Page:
Func Forcefields

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Originally written by Ishtvan on

Using func_forcefields

The basic documentation is there in the usage tab in the editor, if you place a func_forcefield and look at it. I'm just going to explain some of the more subtle stuff so that whoever creates this map can set it up.

First of all, a func_forcefield is a brush. Stuff inside that brush is affected, stuff outside is not. You can resize and reshape it however you want.

It will not work correctly if you texture the brush with common/nodraw, but you can use common/caulk.

Force fields have spawnargs for whether they should apply their push as a force, an impulse, or a velocity. These are set with spawnargs applyForce, applyImpulse, and applyVelocity. A force field may only apply one of those. Set the one you want to "1".

It turns out that applyForce doesn't work on AI, and applyVelocity doesn't feel right because your velocity suddenly jumps up, which is unrealistic (that might be okay for some applications). For stuff like river current or wind, I'm recommending applyImpulse, by setting the following:

"applyImpulse" "1"

A forcefield has a few different modes of directing the force. It can explode out from a point, implode toward a point (both of these things limited in distance by whether objects are actually within the force field brush). Or it can be uniform (force is directed the same within the whole brush). For river current, we want uniform.

The direction and magnitude of your force field can be set in the "uniform" spawnarg, which is a space-delimited 3d vector. Decide which directions you want your force field to go in on the map. If you're confused about which direction is which, changing views helped me see it, because the views are labeled YZ for example, so I instantly know which direction is the Y direction by looking at the YZ view.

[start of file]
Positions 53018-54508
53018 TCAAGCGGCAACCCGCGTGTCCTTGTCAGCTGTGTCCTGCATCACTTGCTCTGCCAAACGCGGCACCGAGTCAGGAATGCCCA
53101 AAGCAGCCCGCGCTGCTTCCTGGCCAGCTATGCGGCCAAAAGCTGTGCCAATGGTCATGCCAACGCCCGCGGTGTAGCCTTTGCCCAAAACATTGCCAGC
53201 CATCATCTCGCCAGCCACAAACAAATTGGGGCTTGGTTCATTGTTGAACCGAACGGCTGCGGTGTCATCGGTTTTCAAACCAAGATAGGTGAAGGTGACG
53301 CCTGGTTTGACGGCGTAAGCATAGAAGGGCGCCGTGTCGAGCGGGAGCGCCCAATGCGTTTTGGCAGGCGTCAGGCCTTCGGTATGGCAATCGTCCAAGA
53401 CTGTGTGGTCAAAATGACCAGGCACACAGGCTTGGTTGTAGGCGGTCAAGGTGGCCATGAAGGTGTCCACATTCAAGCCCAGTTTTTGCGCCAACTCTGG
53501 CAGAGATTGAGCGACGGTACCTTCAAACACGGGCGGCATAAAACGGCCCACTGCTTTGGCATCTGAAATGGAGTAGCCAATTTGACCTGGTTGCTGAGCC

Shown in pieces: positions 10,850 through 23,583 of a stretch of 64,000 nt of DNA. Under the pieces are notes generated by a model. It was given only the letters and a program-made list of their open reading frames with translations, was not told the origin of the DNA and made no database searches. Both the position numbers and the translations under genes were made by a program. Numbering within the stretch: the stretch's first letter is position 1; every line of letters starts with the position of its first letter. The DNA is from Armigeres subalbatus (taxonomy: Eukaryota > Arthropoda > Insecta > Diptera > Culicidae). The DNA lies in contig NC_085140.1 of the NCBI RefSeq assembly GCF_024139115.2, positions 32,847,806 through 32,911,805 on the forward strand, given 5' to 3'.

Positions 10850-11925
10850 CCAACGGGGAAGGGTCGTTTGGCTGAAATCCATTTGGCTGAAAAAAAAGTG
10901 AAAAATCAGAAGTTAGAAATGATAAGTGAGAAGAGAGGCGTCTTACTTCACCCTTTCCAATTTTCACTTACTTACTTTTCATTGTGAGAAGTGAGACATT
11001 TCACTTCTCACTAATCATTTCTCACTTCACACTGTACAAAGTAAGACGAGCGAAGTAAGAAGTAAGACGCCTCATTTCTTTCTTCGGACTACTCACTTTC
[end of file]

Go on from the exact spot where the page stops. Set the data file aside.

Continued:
Once you know, you can put in the force field. If you want a uniform 2d field in one 2d direction, use this equation: Figure out the angle off of the x axis for your direction. For example, y is 90, -y is -90, etc.

In-plane force field (no vertical)

uniform[x] = Mag * cos( theta )
uniform[y] = Mag * sin( theta )
uniform[z] = 0

Where Mag is the desired magnitude of your force.

If you want a uniform force in 3d, you also have to figure out roughly the elevation angle off of the XY plane (I'm calling it phi), and use the spherical coordinates formula:

Out of plane force field (vertical component to the force)

uniform[x] = Mag * cos(theta) cos( phi )
uniform[y] = Mag * sin(theta) cos( phi )
uniform[z] = Mag * sin( phi )

Some people define phi as the angle deviation from straight up instead of an elevation from the horizon, in that case interchange cos(phi) and sin(phi).

Finally, you are ready to set your "uniform" spawnarg with your vector direction:

"uniform" "<x> <y> <z>"

Other spawnargs of interest

Again these are documented in the usage tabs in the editor, but make sure that if you want your force field to always be active, you set: